Interview Questions 2020: Adaptability Part 2

Soft skills are in demand – and it doesn’t seem like they’re going out of vogue any time soon. 

Technical skills are still important, obviously, but they’re not getting the same coverage that interpersonal abilities have been receiving for the last few years – and for good reason. Soft skills are harder to learn, crucial for the modern workplace, and in the context of a job hunt they’re one of the best ways to differentiate yourself from competitors. 92% of hiring managers say that soft-skills matter as much – or more – than hard skills. So, pay attention.

The thing is, they’re trickier to demonstrate. You can’t get a qualification in listening. LinkedIn’s Global Talent Trends 2019 found that over half of talent professionals struggle to assess soft skills accurately – and only 41% have a formal process in place to measure them.

Luckily, the other half were happy to share the questions they like to ask when they’re hunting for something specific – and the answers they’re hoping to hear. Every interview is different, and nobody can predict with absolute certainty what’s going to come up – but going in prepared with answers to these questions should cover you from most angles.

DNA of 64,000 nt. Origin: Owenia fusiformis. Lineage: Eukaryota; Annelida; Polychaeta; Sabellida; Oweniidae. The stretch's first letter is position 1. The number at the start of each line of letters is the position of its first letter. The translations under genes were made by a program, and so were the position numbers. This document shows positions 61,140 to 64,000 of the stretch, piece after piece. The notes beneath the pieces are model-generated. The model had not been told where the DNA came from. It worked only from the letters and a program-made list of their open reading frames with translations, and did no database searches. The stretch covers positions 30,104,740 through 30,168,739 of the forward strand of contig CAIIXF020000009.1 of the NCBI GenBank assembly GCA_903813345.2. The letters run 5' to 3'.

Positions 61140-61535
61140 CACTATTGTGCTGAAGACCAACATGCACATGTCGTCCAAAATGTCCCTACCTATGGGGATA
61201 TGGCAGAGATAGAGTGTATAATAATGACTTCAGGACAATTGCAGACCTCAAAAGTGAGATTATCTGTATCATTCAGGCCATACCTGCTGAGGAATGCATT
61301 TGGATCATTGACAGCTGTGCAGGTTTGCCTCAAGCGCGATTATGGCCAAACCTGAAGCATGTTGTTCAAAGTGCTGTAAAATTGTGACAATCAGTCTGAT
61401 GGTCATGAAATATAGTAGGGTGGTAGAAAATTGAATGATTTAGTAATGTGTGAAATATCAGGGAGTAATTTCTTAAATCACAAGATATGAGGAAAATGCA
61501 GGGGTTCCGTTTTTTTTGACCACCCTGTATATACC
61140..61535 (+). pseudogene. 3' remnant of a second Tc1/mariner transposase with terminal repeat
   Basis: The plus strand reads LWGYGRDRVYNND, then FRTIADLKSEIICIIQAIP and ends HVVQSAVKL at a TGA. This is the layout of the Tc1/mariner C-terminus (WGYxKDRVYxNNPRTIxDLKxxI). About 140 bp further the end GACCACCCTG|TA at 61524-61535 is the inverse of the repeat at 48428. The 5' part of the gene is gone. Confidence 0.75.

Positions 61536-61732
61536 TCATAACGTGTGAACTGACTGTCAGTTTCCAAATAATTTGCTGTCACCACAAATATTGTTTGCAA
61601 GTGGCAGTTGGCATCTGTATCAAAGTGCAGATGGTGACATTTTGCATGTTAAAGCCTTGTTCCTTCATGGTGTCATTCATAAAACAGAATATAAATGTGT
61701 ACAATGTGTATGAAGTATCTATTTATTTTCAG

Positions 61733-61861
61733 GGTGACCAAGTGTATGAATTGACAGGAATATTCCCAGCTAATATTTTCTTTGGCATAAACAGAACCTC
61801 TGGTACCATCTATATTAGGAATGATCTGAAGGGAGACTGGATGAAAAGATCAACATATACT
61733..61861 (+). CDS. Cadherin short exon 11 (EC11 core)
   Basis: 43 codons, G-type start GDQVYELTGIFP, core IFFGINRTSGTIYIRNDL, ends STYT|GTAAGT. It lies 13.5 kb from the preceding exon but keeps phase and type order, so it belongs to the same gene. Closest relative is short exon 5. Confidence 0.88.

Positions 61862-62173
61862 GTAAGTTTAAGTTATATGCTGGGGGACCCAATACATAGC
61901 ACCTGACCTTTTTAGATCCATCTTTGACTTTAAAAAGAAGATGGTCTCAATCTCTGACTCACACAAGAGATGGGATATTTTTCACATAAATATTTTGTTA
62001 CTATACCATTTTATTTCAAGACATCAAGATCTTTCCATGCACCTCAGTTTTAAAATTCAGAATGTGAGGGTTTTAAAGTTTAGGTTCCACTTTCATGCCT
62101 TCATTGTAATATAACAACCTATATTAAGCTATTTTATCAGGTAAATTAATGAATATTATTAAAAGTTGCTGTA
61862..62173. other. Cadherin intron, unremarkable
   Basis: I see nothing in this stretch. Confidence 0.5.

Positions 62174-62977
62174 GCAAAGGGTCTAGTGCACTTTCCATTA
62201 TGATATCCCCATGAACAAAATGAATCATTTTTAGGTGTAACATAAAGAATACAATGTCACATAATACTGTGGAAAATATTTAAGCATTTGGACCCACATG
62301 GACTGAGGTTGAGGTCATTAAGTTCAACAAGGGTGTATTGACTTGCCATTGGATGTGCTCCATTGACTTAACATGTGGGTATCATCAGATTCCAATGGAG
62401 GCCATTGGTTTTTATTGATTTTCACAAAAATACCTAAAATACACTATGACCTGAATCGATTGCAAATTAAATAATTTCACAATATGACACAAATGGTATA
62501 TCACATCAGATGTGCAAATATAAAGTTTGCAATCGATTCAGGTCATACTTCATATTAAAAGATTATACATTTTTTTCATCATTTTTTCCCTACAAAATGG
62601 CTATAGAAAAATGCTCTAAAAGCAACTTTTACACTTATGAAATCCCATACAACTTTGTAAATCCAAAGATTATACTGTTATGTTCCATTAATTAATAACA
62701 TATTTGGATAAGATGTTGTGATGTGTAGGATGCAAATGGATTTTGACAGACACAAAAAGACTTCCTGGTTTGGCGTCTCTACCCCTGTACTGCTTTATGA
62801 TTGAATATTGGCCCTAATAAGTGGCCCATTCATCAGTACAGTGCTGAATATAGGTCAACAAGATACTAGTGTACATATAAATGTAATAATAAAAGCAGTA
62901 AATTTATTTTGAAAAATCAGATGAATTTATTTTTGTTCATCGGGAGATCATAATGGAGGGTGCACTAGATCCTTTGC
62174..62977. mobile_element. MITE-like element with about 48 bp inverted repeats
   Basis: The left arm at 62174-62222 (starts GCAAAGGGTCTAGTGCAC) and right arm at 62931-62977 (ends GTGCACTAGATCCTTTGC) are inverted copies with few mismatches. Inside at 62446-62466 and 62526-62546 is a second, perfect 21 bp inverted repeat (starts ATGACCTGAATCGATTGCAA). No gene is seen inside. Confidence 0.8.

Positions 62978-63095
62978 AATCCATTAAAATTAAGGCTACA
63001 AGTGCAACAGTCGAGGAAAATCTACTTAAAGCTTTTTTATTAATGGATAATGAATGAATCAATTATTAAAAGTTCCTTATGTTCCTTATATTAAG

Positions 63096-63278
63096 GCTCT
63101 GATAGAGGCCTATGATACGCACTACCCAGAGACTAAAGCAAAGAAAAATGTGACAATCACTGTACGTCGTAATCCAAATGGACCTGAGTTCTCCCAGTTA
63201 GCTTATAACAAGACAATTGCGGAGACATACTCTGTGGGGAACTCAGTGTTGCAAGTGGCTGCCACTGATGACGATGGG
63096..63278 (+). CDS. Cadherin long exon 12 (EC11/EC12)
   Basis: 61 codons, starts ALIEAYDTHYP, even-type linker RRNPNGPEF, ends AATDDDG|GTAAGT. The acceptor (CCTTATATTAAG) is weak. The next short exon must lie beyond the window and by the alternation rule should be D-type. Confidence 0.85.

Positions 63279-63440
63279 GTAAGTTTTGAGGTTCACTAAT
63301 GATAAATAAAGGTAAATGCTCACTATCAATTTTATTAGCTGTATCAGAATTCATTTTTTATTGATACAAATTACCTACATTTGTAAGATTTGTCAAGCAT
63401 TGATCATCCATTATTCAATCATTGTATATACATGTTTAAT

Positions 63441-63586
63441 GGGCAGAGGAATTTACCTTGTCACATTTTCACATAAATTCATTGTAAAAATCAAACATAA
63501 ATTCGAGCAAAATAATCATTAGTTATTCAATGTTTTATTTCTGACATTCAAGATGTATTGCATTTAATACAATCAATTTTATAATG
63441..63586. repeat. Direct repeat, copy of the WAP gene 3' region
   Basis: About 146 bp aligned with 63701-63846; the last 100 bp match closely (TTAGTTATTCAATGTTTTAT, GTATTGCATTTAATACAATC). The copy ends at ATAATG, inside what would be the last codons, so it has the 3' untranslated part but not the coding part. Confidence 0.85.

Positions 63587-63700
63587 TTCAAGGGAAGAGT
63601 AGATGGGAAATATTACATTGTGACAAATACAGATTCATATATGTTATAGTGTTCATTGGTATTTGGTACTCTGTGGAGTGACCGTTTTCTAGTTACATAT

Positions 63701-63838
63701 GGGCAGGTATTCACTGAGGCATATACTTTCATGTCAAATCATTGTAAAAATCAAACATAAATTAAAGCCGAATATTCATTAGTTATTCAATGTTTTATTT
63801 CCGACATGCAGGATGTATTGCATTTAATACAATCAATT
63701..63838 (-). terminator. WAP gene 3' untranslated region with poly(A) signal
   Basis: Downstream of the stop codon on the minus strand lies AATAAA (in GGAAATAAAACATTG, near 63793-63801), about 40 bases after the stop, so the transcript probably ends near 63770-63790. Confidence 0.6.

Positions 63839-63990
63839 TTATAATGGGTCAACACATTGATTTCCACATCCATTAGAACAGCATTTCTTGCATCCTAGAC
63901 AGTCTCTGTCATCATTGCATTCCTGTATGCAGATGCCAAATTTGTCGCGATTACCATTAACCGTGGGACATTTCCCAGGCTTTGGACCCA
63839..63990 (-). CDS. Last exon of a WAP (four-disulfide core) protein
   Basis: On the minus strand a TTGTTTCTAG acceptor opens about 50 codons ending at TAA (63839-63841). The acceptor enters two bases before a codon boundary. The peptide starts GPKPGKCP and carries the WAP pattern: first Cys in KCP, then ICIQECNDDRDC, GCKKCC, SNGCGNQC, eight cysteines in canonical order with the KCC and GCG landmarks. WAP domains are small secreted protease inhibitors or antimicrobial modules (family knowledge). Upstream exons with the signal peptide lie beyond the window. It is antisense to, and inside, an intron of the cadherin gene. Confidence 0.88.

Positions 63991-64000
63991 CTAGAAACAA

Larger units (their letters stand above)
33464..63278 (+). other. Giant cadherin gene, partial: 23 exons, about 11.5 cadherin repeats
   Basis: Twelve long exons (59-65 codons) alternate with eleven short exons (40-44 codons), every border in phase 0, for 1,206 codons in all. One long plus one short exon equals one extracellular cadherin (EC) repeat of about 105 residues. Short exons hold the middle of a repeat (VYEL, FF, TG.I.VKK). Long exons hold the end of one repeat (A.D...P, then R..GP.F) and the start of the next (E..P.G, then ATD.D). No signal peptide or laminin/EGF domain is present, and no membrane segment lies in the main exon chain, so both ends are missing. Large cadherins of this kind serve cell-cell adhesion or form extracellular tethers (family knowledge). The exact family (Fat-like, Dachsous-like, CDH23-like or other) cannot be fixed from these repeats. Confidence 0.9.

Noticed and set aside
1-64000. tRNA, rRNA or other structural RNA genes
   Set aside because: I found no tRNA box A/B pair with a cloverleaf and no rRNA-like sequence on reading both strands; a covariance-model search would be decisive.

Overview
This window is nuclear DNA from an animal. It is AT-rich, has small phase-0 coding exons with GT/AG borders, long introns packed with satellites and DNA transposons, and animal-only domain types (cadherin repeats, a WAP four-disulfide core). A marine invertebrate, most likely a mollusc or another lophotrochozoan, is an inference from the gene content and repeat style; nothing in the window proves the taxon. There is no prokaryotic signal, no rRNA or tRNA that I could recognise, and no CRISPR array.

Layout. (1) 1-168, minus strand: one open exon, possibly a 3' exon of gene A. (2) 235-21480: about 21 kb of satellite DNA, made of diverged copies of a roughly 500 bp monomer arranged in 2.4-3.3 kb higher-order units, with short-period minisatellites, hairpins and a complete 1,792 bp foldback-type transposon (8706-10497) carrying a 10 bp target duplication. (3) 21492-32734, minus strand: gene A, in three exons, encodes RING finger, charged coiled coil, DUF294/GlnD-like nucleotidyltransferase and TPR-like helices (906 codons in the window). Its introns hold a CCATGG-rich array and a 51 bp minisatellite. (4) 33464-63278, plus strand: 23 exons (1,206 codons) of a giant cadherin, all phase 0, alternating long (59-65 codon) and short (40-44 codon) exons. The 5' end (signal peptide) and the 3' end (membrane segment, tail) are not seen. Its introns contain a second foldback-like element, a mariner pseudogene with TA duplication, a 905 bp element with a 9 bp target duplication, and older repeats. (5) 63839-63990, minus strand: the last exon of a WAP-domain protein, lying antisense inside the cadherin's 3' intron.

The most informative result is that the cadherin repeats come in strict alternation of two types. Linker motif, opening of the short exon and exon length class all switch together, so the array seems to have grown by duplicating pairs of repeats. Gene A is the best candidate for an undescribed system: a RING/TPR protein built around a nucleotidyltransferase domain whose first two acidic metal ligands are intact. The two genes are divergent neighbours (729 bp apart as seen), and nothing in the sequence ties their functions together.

Adaptability might be the most desirable soft skill there is at the moment – because new technology and evolving businesses need employees who are capable of keeping up. It’s estimated that 54% of us will need to reskill or upskill over the coming years – so blinkered, limited or stubborn employees are going out of fashion quick. 

With 69% of hiring managers agreeing that adaptability is the most important soft skill they look for, it’s a fairly safe bet that you’ll be asked to prove your worth when it comes to making strategic adjustments.

In the first part of our IQ2020 series, we’re looking at most popular interview questions for screening adaptability, and how you should answer them if you want to make a good impression.

#2: Describe a situation in which you embraced a new system, process, technology, or idea at work that was a major departure from the old way of doing things.

Again, the interviewer is looking for enthusiasm on your part. They want to tick the box next to ‘capable of embracing change’ – so give them reasons to tick it. Show them you were eager to explore the new way of working, and talk about the ways your work improved based on what you learned from the new experience.

Trying to make a good impression? Discover how The Employability Experts can help you take your career to the next level.